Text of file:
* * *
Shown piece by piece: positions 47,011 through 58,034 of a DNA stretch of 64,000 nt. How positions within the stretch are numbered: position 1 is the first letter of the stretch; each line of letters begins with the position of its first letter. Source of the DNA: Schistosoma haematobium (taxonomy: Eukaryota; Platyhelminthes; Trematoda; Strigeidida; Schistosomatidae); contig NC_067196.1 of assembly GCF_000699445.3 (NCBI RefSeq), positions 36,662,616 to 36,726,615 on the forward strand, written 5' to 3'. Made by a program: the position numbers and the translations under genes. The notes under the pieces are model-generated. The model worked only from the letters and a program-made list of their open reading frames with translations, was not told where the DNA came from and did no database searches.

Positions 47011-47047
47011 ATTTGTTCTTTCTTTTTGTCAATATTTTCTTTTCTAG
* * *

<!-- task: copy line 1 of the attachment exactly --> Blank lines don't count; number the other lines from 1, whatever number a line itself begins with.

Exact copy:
Shown piece by piece: positions 47,011 through 58,034 of a DNA stretch of 64,000 nt. How positions within the stretch are numbered: position 1 is the first letter of the stretch; each line of letters begins with the position of its first letter. Source of the DNA: Schistosoma haematobium (taxonomy: Eukaryota; Platyhelminthes; Trematoda; Strigeidida; Schistosomatidae); contig NC_067196.1 of assembly GCF_000699445.3 (NCBI RefSeq), positions 36,662,616 to 36,726,615 on the forward strand, written 5' to 3'. Made by a program: the position numbers and the translations under genes. The notes under the pieces are model-generated. The model worked only from the letters and a program-made list of their open reading frames with translations, was not told where the DNA came from and did no database searches.